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GUEST OPINION: Being forced to use anglicized names can leave new Canadians feeling undervalued

Thinh Nguyen appreciates that his instructors at Holland College took the time to learn and pronounce his name. File photo
Thinh Nguyen appreciates that his instructors at Holland College took the time to learn and pronounce his name. File photo

Thinh Nguyen
Guest opinion


At Holland College, instructors say my name right. And it means a lot.

On my first day at Holland College, the instructors asked everyone to say a little bit about themselves. I introduced myself using my Vietnamese name, Thinh, which is pronounced as the adjective “thin.” Some might consider this an “exotic” name, and so are the names of some fellow classmates who are also international students like me.

Two months before, I had come across a New York Times article about a Vietnamese student being asked by her professor to anglicize her Vietnamese name. The name is Phuc Bui Diem Nguyen, which the professor thinks is offensive in English. At the time I was about to attend Holland College, and I was a bit unnerved wondering if something like that would happen to me.

I used to go by the name “Andy” so that native English speakers would find my name easy to pronounce. A lot of my Vietnamese friends when moving to Canada to study often adopt an English name for that same reason. This is prevalent in minority groups.

A BBC article says almost 50 per cent of black and Asian people “whitened” their names in resumes, which helped them get a call back. But sadly, using an anglicized name has been shown to be associated with lower levels of self-esteem. I couldn’t relate to that more.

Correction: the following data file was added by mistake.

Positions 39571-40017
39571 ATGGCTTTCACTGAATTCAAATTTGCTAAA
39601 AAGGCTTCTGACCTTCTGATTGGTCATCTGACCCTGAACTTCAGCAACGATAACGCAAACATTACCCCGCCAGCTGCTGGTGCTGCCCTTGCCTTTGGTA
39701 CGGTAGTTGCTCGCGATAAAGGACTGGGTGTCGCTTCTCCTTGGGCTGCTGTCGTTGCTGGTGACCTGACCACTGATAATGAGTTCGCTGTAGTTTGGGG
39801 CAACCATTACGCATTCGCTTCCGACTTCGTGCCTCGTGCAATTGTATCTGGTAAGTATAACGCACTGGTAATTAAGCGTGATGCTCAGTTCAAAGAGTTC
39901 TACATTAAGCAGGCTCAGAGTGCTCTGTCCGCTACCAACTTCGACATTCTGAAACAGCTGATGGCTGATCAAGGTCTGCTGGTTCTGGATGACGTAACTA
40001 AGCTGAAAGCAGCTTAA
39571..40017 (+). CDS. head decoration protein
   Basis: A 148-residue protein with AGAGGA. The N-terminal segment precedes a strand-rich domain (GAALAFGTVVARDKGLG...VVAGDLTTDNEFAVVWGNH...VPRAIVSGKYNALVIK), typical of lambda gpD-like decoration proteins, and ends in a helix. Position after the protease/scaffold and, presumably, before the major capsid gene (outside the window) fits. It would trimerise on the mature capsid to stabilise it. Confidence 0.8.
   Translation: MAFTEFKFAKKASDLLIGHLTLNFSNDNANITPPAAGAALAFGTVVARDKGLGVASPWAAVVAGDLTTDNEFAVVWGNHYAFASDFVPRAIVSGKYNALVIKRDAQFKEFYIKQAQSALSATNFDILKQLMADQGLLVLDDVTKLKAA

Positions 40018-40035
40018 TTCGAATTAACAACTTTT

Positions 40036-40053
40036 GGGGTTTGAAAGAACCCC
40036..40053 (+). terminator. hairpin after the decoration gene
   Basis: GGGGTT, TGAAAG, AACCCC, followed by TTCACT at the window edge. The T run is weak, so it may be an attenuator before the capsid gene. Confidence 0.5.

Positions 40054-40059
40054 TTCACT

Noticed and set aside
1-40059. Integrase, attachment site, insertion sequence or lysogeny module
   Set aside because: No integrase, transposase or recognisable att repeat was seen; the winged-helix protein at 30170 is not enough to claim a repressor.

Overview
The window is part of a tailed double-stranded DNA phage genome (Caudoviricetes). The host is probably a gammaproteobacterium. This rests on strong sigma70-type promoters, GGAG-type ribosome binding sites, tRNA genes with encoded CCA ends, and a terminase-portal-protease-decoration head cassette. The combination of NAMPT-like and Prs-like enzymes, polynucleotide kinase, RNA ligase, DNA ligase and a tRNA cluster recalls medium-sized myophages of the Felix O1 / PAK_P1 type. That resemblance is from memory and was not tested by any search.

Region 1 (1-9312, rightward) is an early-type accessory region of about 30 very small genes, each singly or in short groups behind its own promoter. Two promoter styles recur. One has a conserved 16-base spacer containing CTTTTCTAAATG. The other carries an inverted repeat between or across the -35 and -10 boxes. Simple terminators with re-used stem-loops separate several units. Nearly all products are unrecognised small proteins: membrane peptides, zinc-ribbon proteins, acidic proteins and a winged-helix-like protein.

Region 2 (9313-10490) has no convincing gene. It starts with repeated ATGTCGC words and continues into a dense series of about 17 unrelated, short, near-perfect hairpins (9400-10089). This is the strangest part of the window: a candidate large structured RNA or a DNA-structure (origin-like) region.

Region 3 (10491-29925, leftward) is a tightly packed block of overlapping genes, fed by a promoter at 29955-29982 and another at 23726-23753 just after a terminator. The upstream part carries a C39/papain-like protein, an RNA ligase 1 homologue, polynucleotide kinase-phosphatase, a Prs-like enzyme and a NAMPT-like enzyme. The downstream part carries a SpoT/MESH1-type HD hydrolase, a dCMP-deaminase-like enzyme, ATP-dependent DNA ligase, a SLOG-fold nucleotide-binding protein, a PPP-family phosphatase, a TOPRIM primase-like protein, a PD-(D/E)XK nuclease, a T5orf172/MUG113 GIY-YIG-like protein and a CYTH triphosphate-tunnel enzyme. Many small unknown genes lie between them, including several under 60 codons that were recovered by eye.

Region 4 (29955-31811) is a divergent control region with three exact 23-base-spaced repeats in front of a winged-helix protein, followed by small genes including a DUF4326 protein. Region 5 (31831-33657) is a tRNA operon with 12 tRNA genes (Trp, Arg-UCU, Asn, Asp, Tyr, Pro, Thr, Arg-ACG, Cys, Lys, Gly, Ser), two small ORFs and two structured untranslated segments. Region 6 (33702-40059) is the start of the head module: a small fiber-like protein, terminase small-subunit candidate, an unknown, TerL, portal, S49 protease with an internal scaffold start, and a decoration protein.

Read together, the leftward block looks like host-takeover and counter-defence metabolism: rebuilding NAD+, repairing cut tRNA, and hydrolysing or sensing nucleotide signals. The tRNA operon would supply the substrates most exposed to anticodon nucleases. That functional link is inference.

All my life, I’ve been taught that countries like my home, Vietnam, are considered developing ones, while countries like the U.S. and Canada are developed nations. There’s a subtle yet strong sense of inferiority in every contact I make with people from those developed countries. I opted for a random anglicized name to suit their lexicon. I felt my name was not as important as theirs.

It’s not just me.

What would you do if you saw some people begging on the street so that they could have money for travelling? I bet you wouldn’t want to fund some strangers’ holiday. And yet in Vietnam, many white backpackers do that, and they can get a lot of cash from local people.

The Vietnamese love westerners; that’s what I’ve observed over the years. And it’s not just my country. In East Asian countries like China, Japan, Korea or Thailand, western backpackers who lack training and without a degree in teaching can easily land jobs in teaching English that pay handsomely, whereas qualified local teachers make a fraction of that. I was one of those teachers.

I felt incredibly undervalued, and I felt the sense of inferiority growing stronger and stronger.

But my experience so far with Holland College has been so positive. My instructors always get the names of international students like me right, which I immensely appreciate.

Names carry our heritage. They carry the hopes and dreams our parents wished for us when we were born. They are an integral part of our identity, and so we can’t forgo that part in exchange for some random anglicized name to suit the taste and lexicon of the majority. I’m glad my instructors pay attention to such little details about us, making us feel valued and respected. It means a lot.

Thinh Nguyen is a first-year student in the journalism program at Holland College in Charlottetown.

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